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A Tiny Bird That Somehow Manages To Squeeze Seven Different Hues Onto Its Tiny Body Creating A Dazzling Rainbow Of Color!

BOLDLY PATTERNED, COLORFUL PLUMAGE IS NOT UNIQUE TO ANY ONE PARTICULAR BIRD SPECIES, NOR IS UNIQUE TO ONE PARTICULAR SIZE OF BIRD.

This truth is proved by a tiny three-inch bird that somehow manages to squeeze seven hues onto its tiny body, producing a spellbinding rainbow of color.

MEET THE MANY-COLORED RUSH TYRANT

Photo Courtesy of Picuki/@americanbirdconservancy

The many-colored rush tyrant is only 3 – 4.5 in (10-11.5cm) in length. As the name suggests, this one very colorful bird. So much so it has 7 different hues splashed onto its tiny body. The back and rump are green and the belly is yellow with a white throat. The face is blue to grey, with a yellow stripe on the top of his head. The wings and tail black with a white wing bar and white outer tail-feathers. To top it all off there is a splash of red under the tail.

Photo Courtesy of Instagram/@on_the_fly_bird_photography

As with many bird species, females and juveniles are not quite as brightly colored as the male.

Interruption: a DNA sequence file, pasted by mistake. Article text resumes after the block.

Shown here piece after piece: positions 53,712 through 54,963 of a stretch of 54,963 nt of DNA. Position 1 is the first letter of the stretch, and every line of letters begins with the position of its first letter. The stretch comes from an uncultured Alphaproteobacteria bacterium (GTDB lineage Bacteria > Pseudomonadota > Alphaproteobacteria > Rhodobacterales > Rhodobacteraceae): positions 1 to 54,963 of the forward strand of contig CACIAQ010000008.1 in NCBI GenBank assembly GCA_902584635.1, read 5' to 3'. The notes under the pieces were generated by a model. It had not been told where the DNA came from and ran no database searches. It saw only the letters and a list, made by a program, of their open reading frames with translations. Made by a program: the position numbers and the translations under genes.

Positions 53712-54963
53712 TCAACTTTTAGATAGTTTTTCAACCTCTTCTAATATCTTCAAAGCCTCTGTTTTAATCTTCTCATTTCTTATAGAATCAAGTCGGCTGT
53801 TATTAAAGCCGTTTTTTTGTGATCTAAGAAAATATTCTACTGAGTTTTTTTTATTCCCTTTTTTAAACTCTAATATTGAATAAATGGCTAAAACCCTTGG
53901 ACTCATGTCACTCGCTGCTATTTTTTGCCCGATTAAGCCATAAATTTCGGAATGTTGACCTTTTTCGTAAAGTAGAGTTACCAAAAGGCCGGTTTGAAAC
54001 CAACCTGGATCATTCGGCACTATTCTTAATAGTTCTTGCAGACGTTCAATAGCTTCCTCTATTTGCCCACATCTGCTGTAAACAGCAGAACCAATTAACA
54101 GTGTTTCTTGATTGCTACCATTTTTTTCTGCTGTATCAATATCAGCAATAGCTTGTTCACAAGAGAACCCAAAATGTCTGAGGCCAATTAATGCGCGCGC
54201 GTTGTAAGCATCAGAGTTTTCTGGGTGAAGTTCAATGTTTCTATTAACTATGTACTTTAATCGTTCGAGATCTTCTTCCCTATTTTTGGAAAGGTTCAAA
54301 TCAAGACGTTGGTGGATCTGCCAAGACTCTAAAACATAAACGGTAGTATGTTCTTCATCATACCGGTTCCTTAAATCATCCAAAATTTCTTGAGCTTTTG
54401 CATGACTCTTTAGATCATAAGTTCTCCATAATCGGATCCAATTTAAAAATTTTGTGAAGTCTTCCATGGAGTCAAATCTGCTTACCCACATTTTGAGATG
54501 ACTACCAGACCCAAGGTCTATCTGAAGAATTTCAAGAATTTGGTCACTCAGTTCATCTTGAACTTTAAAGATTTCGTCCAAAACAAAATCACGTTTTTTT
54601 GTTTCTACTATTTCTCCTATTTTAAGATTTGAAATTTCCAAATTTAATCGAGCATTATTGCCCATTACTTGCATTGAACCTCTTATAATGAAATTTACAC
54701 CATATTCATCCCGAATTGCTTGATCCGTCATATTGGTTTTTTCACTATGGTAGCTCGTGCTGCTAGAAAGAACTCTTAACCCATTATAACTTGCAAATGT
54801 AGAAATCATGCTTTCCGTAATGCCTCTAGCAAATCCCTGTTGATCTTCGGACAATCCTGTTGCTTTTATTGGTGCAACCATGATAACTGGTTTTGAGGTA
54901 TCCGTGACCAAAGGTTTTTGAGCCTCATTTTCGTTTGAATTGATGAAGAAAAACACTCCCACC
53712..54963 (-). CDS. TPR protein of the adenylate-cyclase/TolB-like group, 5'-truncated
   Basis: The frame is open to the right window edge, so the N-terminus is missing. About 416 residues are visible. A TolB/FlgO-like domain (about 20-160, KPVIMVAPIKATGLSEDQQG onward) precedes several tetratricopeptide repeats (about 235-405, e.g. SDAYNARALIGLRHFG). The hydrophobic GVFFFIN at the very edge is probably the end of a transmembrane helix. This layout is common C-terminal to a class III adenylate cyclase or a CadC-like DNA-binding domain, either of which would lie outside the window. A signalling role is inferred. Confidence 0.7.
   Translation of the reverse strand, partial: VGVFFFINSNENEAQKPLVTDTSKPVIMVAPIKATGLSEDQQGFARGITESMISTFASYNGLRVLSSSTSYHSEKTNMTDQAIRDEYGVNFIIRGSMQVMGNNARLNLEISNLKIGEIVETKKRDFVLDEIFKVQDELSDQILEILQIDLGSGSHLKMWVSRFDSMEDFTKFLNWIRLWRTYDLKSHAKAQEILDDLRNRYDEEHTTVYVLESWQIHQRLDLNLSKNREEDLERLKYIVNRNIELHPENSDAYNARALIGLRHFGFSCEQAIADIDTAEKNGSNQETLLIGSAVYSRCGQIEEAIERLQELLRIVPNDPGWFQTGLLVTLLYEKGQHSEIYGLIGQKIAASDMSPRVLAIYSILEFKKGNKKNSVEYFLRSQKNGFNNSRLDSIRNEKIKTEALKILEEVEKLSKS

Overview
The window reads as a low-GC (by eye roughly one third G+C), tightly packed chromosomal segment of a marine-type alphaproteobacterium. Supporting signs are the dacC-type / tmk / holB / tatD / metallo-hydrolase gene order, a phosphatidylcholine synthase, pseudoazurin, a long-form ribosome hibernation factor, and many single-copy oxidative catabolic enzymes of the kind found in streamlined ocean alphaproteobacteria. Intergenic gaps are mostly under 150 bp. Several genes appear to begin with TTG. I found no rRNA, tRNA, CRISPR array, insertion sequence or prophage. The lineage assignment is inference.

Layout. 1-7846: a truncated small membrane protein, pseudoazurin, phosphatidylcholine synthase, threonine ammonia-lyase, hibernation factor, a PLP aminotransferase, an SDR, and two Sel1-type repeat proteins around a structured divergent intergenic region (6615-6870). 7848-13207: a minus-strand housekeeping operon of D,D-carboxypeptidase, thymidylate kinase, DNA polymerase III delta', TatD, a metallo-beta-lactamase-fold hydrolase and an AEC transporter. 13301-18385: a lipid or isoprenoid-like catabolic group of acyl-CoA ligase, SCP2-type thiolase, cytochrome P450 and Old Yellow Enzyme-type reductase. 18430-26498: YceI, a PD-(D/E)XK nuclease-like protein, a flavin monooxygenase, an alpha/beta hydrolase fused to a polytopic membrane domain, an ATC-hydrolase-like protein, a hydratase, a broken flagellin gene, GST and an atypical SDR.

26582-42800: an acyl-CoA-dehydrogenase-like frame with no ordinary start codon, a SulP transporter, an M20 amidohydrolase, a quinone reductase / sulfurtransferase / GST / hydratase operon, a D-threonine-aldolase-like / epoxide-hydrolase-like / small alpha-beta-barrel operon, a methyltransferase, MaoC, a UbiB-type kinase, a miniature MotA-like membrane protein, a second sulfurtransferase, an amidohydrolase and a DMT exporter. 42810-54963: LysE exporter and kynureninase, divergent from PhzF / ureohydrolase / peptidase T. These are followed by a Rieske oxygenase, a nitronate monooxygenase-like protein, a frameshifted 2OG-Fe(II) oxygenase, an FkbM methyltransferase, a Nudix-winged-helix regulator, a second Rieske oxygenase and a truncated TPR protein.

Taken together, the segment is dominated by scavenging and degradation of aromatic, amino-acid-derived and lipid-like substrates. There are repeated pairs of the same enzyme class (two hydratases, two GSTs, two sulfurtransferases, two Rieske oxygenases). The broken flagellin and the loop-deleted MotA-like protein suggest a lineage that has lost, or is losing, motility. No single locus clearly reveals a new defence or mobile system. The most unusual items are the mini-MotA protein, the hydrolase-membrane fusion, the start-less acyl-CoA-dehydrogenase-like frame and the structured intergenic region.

Photo Courtesy of Picuki/@luciano.s.massa

These tiny birds are found in South America, where they inhabit marshland and reedbeds around lakes and rivers. Its most widespread from south-east Brazil to southern Argentina and central Chile. Other populations are found in the Andes of south-east Peru and west Bolivia, with another sub-species restricted to the Antofagasta Region in northern Chile.

Photo Courtesy of Picuki/@birds.nature

As it lives in marshy areas, the Many-colored rush tyrant spends its time foraging for food. Hopping onto floating vegetation in pursuit of prey, even catching flying insects on the wing.

Photo Courtesy of Picuki/@voicesforpositivechange

The female builds a cone-shaped nest made out of wet vegetation, this is fastened to the side of a single reed stalk. Over time the nest dries and helps provide stability in windy weather. She then lays 2 – 3 eggs and provides most of the care to the chicks until they are fully-fledged, though the male will also help feed them

Photo Courtesy of Picuki/@luciano.s.massa

Although widespread throughout its range, this species does face threats due to habitat loss and water pollution.

Photo Courtesy of Picuki/@birds.nature

Conservation efforts around Peru’s Lake Junín have benefited the Many-colored rush tyrant amongst other birds in the area.

Photo Courtesy of Picuki/@ gabriel.orso

TO HEAR THE MANY-COLORED RUSH TYRANT’S SONG CLICK PLAY BELOW:

Source: Onebigbirdcage

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